Figure 1: The tester with the clamping system
Previously the company used test equipment with a number of drawbacks. To make a series of measurements it was required to switch from one test station to another resulting in much lower productivity. Each station occupied production area and required more operators. The operator had to manually adjust the equipment to the required test conditions before each measurement. The clamping systems were based on a pneumatic actuator with several disadvantages: insufficient force to clamp large diameter devices, the inability to dynamically change the speed and force of clamping.
To eliminate these main disadvantages, the Automation Laboratory has developed a state-of-the-art clamping system. The tester consists of two standard 19” racks with measuring units and a clamping system inside. This modular design made it possible to customize the equipment for a specific task by selecting the units needed in the tester.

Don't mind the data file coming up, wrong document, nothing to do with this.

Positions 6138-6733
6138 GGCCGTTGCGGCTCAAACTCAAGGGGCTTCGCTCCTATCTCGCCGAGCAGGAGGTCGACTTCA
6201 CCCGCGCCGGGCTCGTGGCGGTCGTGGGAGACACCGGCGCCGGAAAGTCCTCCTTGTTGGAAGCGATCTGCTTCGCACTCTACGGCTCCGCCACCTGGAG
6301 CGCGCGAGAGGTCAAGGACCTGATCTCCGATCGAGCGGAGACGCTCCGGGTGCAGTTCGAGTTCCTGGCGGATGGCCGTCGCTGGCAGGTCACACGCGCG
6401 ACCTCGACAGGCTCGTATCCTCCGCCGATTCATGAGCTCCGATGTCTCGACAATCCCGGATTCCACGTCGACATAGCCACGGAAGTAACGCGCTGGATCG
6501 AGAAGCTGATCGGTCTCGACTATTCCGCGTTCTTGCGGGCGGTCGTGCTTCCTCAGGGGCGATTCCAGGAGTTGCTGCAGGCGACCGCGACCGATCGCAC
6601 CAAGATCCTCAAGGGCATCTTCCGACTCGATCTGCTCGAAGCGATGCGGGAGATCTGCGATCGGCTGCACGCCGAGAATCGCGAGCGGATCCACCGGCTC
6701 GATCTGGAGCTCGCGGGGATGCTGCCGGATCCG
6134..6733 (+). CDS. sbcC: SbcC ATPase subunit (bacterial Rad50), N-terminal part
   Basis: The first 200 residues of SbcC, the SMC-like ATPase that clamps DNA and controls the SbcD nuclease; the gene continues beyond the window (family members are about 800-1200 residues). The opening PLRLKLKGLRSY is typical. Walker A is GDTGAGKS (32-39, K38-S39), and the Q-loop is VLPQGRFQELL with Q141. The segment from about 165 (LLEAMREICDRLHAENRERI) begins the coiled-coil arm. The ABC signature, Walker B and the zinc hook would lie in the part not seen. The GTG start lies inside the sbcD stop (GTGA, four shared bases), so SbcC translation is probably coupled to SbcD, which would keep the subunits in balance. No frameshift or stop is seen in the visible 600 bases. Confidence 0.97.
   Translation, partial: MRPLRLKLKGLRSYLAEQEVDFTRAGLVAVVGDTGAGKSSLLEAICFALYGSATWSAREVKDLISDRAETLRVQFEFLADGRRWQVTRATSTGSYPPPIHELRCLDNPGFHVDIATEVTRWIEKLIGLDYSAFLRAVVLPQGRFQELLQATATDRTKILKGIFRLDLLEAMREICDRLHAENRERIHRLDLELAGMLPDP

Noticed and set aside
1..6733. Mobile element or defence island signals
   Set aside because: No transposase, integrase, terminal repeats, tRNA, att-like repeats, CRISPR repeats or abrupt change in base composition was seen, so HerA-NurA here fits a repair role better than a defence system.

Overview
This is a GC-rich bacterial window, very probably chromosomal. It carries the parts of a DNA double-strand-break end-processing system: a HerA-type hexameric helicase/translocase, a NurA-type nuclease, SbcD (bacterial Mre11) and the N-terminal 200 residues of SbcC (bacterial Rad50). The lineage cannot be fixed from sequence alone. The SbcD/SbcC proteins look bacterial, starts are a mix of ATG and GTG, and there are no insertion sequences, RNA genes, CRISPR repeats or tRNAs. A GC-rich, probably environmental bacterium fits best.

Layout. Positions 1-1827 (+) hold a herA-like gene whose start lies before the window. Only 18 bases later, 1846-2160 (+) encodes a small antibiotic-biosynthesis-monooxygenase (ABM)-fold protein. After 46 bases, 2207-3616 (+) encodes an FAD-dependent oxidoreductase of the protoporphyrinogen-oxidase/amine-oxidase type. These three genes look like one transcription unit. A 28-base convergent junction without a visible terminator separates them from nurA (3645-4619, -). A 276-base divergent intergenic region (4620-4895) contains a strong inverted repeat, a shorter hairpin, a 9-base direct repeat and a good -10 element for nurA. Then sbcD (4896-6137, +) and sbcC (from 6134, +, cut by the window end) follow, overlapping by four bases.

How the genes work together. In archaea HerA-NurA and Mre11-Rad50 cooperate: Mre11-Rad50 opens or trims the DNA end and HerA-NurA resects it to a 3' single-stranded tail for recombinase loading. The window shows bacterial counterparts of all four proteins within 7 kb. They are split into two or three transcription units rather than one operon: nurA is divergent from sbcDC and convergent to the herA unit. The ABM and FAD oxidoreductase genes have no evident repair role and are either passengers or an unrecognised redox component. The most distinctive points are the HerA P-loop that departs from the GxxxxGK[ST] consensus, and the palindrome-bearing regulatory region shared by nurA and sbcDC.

Besides, it made maintenance and repair of the equipment much more convenient significantly reducing the downtime. It is only needed to disconnect the failed unit and replace it with a backup, then the complex is ready for continued operation. Automation of the measurement process minimized the influence of the human factor on the quality and reliability of measurements, while the work of the operator became less critical.
Ergonomics and aesthetics were also considered. Initially the clamping system was designed as a separate mechanism connected to the tester, but this configuration resulted in unused space in the rack above the clamping system. Some units need to be connected with the shortest possible conductors (cables and buses) to ensure precise measurements, so it was decided to include the clamping system in the tester and place the measuring units in the free space above it.